It was during one of those days that it snowed. A fall of about half an inch in depth! There were several of us who, for one reason or another, did not go out on the field problem, so it was our assigned juob to keep the home fires burning, literally. Nearby fields and woods were searched for wood which we kept piling on. the reason for the fires is obscure now; it seems to me there was a large, rectangular, canvas-covered shelter (I'd hardly call it a tent) known as a drying shed, presumably for drying clothes. It was in there that we kept the fires going. It got a bit smoky at times, but all in all, it was a pleasant detail to be on. We had been almost perpetually cold or wet or both during our stay around Rotorua, and the fires gave us a rare and welcome opportunity to get dry and thawed out.

Our dwellings were some conical-shaped tents borrowed from the New Zealand Government. That shape had no particular advantage I could see, and some decided disadvantages. In the first place, they could not accommodate more than four comfortably, but we slept six to a tent. In the second place, the choice we had to make between the only two possible sleeping arrangements was discouraging, no matter which way we made it. If we slept end to end, around the circumference of the tent, there was little or no space between men, and all were exposed to the gusts of cold air which frequently blew in at the bottom of the tent. If we slept lying like the spokes of a wheel, with our heads at the center of the tent, say, and our feet near the outside, anyone wishing to get in or out would have to crawl over two or three others. Also, if the very tall men slept that way, they would get very cold feet before long because, sleeping radially, only the men of less-than-average height were all inside the tent. Needless to say, the Rotorua sojourn is not remembered with any affection by any of the men. As I recall, my section, the Instrument section, used the circular method of sleeping, having tried the other way first and finding it eminently unsatisfactory. There were six of us in the tent: Sgt. George Storer, Cpl. Harry Prose, Cpl. Paul McCandless, Bob Glanton, Jack Spilker and myself.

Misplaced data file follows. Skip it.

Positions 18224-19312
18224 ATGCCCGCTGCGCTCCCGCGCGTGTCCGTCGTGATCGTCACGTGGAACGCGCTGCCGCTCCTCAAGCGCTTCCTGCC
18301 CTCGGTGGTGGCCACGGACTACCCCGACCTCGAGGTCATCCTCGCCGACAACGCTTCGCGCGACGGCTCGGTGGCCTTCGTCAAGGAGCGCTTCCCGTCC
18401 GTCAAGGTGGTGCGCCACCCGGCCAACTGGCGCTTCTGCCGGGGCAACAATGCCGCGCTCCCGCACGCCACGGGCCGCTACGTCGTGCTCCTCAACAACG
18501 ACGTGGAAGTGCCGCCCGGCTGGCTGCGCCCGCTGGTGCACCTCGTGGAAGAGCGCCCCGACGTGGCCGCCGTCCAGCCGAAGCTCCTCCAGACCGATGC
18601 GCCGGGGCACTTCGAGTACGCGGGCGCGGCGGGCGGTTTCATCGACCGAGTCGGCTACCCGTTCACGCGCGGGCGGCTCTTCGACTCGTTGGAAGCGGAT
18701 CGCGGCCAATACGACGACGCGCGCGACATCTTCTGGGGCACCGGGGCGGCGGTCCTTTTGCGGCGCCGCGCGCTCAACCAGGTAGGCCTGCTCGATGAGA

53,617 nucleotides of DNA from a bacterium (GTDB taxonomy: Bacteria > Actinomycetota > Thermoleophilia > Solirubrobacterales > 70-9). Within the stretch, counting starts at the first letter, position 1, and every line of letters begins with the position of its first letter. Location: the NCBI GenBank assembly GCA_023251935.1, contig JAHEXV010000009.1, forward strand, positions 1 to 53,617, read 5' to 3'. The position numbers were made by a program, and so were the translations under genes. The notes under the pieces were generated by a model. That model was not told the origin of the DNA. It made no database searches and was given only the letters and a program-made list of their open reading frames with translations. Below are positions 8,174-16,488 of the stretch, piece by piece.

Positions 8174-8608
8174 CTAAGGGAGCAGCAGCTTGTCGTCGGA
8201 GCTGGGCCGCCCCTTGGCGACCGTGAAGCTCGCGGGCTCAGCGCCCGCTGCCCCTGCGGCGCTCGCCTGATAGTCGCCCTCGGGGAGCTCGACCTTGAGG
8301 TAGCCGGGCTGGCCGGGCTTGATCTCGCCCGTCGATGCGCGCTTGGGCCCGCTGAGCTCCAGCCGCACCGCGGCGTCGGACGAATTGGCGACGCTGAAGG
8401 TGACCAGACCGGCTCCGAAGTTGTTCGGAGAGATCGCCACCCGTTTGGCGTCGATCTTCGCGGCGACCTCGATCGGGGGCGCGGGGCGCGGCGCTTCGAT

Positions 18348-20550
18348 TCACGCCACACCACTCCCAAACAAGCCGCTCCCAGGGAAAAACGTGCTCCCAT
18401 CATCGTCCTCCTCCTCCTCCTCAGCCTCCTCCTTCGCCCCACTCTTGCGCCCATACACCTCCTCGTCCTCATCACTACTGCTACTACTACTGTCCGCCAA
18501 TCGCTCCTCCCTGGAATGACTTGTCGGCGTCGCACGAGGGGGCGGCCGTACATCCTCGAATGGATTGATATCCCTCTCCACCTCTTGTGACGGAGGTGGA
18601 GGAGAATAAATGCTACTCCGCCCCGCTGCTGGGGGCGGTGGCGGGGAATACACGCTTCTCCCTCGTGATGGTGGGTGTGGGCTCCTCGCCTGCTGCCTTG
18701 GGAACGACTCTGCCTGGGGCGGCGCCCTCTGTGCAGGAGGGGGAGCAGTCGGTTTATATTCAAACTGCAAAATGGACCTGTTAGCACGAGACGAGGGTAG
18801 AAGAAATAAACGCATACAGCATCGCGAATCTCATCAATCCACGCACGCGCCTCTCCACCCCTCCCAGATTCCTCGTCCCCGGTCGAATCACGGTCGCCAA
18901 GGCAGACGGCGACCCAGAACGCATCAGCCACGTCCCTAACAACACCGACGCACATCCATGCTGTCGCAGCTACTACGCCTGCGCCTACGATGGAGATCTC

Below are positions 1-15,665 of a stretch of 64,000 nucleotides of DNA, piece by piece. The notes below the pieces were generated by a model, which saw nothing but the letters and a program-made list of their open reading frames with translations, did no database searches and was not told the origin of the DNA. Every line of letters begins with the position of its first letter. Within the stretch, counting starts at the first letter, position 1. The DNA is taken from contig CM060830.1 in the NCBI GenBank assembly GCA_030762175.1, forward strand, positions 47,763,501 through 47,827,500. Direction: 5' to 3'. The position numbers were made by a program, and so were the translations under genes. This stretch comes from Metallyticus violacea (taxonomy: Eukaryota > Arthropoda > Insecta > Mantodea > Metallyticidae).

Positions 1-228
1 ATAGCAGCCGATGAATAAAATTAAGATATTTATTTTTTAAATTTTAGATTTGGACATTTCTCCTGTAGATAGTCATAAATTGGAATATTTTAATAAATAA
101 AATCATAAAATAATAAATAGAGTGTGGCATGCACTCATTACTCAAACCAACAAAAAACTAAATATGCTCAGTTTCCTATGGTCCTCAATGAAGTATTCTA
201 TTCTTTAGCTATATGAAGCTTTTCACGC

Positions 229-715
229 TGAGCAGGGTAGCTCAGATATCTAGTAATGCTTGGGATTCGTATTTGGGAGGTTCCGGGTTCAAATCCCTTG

One evening, Jack had a pass into town, and during his absence Bob Glanton and Harry Prose plotted a little trick to play on Jack to take effect when he returned from town. Knowing how cold it was outside (and inside the tent, too) and how Jack would relish rolling up in his warm blankets when he returned, the two schemers decided to leave a canteen of water outside the tent to get really cold, and then to insert it between Jack's blankets (his "bed" had already been made) near where his unshod feet would be. We imagined the shrieks and curses that would come from Jack Spilker when his bar feet touched that almost ice-cold canteen. When we heard the trucks swinging into the area late that night, we knew that Jack would be coming, so the canteen was brought inside and placed in the strategic spot. We waited gleefully. Jack came in, quietly crawling through the low entrance, found his place, and began to get half-undressed. We waited, smoe feigning sleep, others conversing quietly and nonchalantly with Jack. He wriggled down between the blankets. This was it! But instead of cries of alarm, Jack disappointed us all, by asking quietly, "Say, did any of you fellows leave a canteen over here? I don't think it is mine." A complete flop! Good night!!

We left Rotorua as we found it - in the rain. The breaking of camp was a miserable experience which had only one consolation, namely that we were breaking camp. The barracks at Papakura might not be heated, but at least they were dry, and the comforts of the various huts, such as tea in the afternoon or pool at night would seem very pleasant, very dear, in fact, to us when we got back. But while getting the tents down and loading them on trucks were gestures of finality, they were of undiminished unpleasantness. The turf had been erased by the combination of heavy foot traffic with soggy ground, so that only mud was left. The tents were soaked, naturally, thus they were slippery as well as heavy. Besides, they posed new problems of folding and packing. We were fairly used to handling the American "pyrams" as we called them, or "U.S. Tent, Pyramidal, M 1940," as the Army calls them, but these New Zealand affairs were neither the size nor the shape of our old friends. These tents, smeared with mud and folded fifteen different ways, looked quite different from the way they did when they were lent to us about ten days before, but frankly, we didn't give a particular damn.

So it was called the Rotorua Rat Race, for it was an aimless pastime, and the absurd alliteration was apt after all. Noboby caught any pigs, nobody fired any ammunition, nobody gained anything, and one man lost a thumb.